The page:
In adjusted analysis performed using multiple negative binomial regression, all variables essentially showed the same results, with two exceptions. Attending school at the time of detection was no longer significant (p-value > 0.05) and the family drug use became significant (p-value = 0.026).

Results of the potential associations with frequency of recidivism among the sub-sample of recidivists are displayed in Table 3. In the univariate model, residence status was the only variable positively associated with recidivism; after adjustments, no associations were found.

Table 3 Results of the simple (univariate) and multiple negative binomial regression analysis of potential associations of age, type of offense, school attendance, offender drug use, family drug use and residence status with frequency of recidivism in a sub-sample of female adolescent offenders recidivists (n = 127). Brasília, Federal District, Brazil, 2004-2011. 

Crude Adjusted
β ± SE MR (95%CI) p-value β ± SE MR (95%CI) p-value
Age (years) 0.455 0.190
< 15 0.000 1.000 0.000 1.000
16 0.111 ± 0.335 1.117 (0.579-2.155) 0.741 0.580 ± 0.388 1.786 (0.836-3.817) 0.134
17 0.436 ± 0.307 1.547 (0.848-2.822) 0.155 0.741 ± 0.347 2.098 (1.063-4.138) 0.033
18 0.055 ± 0.546 1.057 (0.652-1.738) 0.919 0.808 ± 0.649 2.244 (0.629-8.009) 0.213
Type of offense 0.245 0.191
Robbery/Attempted robbery 0.000 1.000 0.000 1.000
Theft 0.391 ± 0.394 1.479 (0.683-3.203) 0.321 0.757 ± 0.441 2.132 (0.898-5.063) 0.086
Drug dealing/Possession -0.014 ± 0.310 0.986 (0.537-1.809) 0.964 -0.033 ± 0.327 0.968 (0.510-1.838) 0.921
Attempt against life -0.600 ± 0.526 0.549 (0.196-1.538) 0.254 -0.615 ± 0.534 0.541 (0.190-1.540) 0.249
Threat and extortion 0.035 ± 0.640 1.035 (0.296-3.626) 0.957 0.123 ± 0.672 1.131 (0.303-4.224) 0.854
Bodily injury/Fight/Contempt 0.546 ± 0.507 1.725 (0.639-4.657) 0.282 0.752 ± 0.536 2.122 (0.742-6.069) 0.161
Other 0.787 ± 0.411 2.196 (0.981-4.915) 0.056 0.744 ± 0.448 2.103 (0.874-5.060) 0.097
Attending school in the moment of detention 0.193 0.604
No 0.000 1.000 0.000 1.000
Yes -0.352 ± 0.271 0.703 (0.414-1.196) 0.193 -0.151 ± 0.292 0.860 (0.485-1.522) 0.604
Offender drug use 0.303 0.649
No 0.000 1.000 0.000 1.000
Yes 0.279 ± 0.271 1.322 (0.777-2.247) 0.303 0.143 ± 0.314 1.154 (0.624-2.133) 0.649
Family drug use 0.822 0.798
No 0.000 1.000 0.000 1.000
Yes 0.064 ± 0.284 1.066 (0.611-1.862) 0.822 -0.082 ± 0.320 0.921(0.492-1.724) 0.798
Residence status 0.036 0.085
Parents/Other relatives 0.000 1.000 0.000 1.000
On her own 0.506 ± 0.241 1.658 (1.034-2.359) 0.036 0.454 ± 0.264 1.575 (0.939-2.641) 0.085

95%CI: 95% confidence interval; MR: mean ratio.

β ± SE: beta coefficients and standard error estimated by simple (crude) and multiple (adjusted) negative binomial regression. In each variable, the category with MR = 1 is the reference category. Pearson chi-squared goodness of fit test: χ2 = 87.411; df = 113; p-value = 0.965.

Discussion

Our study described select offender characteristics, and explored potential factors associated with recidivism in a sample of adolescent female offenders from a correctional institution in Brasília. Much of the scientific attention regarding correctional populations – including young offenders – has focused on male offenders, who are the predominant group in correctional facilities and more often recidivists 25,26. Consequently, there has been a lack of attention on female offenders, as recognized elsewhere 11,12,13. These studies have argued that life challenges or factors influencing deviance are experienced differently between genders, including mental health or substance use problems; victimization or violence; educational and/or financial disadvantages.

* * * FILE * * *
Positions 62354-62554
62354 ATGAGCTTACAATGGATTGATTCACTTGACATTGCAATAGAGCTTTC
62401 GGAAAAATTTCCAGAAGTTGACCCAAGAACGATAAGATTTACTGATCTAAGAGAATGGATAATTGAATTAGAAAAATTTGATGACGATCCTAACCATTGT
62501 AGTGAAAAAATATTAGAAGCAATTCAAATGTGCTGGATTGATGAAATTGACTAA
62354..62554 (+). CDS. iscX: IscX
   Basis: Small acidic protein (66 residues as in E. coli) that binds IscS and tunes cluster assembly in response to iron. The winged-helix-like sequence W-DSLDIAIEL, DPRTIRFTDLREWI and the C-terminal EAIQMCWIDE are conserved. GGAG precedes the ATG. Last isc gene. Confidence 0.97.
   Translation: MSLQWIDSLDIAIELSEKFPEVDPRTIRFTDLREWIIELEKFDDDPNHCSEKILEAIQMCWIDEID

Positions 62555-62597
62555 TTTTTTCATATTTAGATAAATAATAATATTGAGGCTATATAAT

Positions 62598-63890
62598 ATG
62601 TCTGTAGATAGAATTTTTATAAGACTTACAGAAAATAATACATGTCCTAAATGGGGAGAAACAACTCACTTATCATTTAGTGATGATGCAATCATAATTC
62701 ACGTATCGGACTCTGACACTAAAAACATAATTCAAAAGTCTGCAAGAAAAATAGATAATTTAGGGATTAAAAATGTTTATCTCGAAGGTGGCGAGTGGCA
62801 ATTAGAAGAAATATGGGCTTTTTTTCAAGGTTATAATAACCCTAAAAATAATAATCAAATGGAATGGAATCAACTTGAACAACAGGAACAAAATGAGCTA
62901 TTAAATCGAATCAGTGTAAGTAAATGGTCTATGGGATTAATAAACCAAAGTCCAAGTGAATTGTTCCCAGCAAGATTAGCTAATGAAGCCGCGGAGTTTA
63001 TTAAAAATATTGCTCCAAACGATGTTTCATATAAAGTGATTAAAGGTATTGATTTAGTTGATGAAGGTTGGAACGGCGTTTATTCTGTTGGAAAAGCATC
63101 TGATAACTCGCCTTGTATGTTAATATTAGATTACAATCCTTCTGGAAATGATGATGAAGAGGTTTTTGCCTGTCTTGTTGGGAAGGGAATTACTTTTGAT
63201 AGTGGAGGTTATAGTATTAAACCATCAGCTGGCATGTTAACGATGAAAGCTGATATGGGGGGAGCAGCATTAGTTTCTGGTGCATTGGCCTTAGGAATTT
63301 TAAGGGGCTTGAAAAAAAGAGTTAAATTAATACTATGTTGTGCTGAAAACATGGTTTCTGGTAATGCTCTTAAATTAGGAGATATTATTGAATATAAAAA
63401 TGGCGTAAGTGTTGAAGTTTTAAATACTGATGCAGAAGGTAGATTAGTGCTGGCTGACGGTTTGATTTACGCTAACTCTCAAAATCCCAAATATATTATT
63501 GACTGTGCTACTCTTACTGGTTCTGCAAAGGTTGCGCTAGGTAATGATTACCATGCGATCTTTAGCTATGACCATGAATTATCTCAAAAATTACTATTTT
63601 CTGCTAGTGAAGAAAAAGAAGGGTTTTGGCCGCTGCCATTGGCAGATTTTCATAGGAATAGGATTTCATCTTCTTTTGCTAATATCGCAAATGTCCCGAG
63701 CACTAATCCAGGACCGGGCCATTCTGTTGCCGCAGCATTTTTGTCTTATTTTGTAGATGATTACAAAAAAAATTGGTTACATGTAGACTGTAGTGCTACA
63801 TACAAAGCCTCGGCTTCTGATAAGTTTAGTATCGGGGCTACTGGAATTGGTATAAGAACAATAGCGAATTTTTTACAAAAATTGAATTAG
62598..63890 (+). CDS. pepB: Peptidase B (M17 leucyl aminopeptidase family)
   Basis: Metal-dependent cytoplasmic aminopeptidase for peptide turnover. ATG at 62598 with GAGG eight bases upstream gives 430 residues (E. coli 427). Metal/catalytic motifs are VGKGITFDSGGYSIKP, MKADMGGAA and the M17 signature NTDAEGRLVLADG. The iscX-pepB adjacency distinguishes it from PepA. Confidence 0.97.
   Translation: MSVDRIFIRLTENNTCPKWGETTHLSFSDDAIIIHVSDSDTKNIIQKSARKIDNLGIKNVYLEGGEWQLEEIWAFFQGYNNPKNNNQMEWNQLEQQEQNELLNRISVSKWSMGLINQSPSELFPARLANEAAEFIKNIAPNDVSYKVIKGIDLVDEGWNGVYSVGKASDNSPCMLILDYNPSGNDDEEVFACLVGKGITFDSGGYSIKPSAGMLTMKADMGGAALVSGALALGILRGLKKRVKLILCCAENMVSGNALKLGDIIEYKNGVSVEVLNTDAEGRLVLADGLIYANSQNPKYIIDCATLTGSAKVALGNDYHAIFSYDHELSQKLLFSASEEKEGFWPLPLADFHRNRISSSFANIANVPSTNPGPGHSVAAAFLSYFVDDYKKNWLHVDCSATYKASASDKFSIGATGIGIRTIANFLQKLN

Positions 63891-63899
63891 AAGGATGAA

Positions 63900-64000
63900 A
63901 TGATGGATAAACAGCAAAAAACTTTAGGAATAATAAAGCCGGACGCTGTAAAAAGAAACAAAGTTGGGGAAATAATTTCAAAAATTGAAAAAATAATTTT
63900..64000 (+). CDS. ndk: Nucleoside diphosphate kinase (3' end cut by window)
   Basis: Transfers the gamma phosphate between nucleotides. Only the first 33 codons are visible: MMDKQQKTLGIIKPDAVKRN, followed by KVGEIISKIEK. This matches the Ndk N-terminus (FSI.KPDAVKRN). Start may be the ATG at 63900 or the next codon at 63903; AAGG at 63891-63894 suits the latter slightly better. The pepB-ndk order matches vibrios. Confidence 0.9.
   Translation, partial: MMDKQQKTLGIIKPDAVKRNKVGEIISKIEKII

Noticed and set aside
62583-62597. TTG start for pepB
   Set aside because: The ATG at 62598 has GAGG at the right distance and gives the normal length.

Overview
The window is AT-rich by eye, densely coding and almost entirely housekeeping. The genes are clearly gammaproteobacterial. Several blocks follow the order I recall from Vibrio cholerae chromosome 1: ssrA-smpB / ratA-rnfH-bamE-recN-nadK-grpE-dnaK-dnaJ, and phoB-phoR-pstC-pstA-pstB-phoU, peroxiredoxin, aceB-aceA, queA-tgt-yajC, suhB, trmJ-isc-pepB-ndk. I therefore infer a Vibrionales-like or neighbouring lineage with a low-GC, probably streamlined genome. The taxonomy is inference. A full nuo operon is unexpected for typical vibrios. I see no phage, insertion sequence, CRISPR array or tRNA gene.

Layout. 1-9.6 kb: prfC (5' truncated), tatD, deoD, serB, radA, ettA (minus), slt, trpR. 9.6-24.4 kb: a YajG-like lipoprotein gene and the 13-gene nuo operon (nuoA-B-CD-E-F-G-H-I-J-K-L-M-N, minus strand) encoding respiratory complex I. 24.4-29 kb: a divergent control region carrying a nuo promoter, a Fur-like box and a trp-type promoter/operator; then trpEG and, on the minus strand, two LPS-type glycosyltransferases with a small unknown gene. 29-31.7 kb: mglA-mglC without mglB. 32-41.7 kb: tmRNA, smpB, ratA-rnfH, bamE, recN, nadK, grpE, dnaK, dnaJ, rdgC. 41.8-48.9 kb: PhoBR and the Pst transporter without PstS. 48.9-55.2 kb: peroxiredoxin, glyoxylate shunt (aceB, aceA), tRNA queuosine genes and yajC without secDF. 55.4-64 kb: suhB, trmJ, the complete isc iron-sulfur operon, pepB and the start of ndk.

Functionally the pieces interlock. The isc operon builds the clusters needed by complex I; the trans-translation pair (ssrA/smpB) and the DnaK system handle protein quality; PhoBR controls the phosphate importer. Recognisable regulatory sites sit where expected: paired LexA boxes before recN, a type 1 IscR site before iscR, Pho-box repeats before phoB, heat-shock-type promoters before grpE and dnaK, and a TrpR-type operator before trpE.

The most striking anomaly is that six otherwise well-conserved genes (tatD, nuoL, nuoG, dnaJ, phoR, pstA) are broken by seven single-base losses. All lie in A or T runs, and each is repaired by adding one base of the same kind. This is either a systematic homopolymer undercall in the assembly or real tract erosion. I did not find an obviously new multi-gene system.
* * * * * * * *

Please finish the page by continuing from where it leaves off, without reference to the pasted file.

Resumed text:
Similar to other studies on recidivism in young offenders, our analysis found age to be a primary determinant for recidivism in our study population 10,25,27,28. Concretely, the major proportions of recidivism observed occurred among girls aged between 16 and 18 years 29. Especially in this overall young offender population, the influence – and positive correlation – of age with recidivism may be quite simple, as increased age provides additional opportunity for offending; this however does not necessarily suggest or constitute any implications for “criminal careers” within such a short and early lifespan as indicated for adult offender populations 30. On this basis, this age group should receive highest rehabilitation and secondary prevention, because they are more vulnerable to recidivism given that one of the strongest predictors of adult crime is a crime history from earlier in life 29,31.

However, there is a discrepancy among dynamic and static factors associated with young offenders. Other static factors, such as type of offense, increase their relevance as the adolescents get older 14,29, or may be the main predictor of recidivism in some cases6. In the total sample of the present study, the type of offense showed negative association with recidivism among the young offenders involved in other offenses when compared to robbery. This is important information for the development of rehabilitation and/or secondary prevention programs for these adolescents; specifically those held for robbery offenses need to be monitored more closely 14,29.